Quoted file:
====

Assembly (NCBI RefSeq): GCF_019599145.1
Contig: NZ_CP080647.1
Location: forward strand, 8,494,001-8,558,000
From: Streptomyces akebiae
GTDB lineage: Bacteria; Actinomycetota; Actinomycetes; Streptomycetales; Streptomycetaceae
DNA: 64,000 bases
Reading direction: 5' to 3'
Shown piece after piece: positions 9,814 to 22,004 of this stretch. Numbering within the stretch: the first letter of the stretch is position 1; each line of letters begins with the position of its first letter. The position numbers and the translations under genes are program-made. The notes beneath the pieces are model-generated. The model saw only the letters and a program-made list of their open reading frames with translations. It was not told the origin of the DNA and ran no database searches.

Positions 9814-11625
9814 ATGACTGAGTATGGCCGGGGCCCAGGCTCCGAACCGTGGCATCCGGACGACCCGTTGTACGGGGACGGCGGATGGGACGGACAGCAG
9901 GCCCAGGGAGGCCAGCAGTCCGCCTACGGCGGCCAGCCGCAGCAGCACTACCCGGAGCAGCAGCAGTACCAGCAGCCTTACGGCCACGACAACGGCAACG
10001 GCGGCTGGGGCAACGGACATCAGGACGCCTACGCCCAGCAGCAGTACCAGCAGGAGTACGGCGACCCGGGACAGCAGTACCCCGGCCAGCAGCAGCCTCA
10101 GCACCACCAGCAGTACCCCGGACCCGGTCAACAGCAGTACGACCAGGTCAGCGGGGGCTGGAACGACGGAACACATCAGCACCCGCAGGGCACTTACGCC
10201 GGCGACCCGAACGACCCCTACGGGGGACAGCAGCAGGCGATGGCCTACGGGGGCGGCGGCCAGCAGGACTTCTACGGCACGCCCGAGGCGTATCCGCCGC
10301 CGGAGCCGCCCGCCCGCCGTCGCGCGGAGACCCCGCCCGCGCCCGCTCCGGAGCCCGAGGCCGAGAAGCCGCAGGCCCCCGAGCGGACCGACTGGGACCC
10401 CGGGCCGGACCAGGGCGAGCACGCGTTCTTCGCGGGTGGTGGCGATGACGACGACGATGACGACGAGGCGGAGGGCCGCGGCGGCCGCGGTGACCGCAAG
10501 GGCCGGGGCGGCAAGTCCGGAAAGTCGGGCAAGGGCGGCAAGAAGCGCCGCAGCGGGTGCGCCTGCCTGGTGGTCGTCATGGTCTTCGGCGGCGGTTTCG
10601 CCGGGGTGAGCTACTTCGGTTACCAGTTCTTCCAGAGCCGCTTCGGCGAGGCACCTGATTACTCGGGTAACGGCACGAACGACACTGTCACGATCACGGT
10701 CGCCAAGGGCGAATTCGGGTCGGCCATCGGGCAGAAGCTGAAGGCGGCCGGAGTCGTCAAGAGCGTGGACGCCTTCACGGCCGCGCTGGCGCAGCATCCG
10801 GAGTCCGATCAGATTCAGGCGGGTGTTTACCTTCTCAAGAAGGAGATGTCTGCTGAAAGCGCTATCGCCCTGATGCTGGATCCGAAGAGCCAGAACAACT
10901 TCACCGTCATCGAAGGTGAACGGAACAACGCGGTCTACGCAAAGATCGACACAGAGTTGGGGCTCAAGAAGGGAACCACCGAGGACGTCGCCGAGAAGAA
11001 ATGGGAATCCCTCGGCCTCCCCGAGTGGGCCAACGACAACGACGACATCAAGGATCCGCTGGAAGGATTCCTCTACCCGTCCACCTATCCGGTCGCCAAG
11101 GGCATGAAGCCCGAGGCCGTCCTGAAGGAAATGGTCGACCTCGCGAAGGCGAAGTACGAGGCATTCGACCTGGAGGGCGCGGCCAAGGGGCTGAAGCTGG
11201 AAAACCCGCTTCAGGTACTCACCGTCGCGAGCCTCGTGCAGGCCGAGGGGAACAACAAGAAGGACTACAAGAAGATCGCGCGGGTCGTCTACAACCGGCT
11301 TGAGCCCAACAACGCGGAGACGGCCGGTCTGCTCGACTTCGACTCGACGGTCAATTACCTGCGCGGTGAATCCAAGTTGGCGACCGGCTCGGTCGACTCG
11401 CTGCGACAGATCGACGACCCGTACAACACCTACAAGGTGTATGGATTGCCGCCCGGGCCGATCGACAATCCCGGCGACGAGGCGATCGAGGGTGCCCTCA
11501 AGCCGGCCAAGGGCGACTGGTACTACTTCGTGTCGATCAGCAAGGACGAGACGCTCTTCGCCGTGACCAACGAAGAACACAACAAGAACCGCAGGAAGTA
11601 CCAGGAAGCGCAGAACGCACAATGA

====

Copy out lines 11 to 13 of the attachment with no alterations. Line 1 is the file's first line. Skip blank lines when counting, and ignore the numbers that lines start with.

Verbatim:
9901 GCCCAGGGAGGCCAGCAGTCCGCCTACGGCGGCCAGCCGCAGCAGCACTACCCGGAGCAGCAGCAGTACCAGCAGCCTTACGGCCACGACAACGGCAACG
10001 GCGGCTGGGGCAACGGACATCAGGACGCCTACGCCCAGCAGCAGTACCAGCAGGAGTACGGCGACCCGGGACAGCAGTACCCCGGCCAGCAGCAGCCTCA
10101 GCACCACCAGCAGTACCCCGGACCCGGTCAACAGCAGTACGACCAGGTCAGCGGGGGCTGGAACGACGGAACACATCAGCACCCGCAGGGCACTTACGCC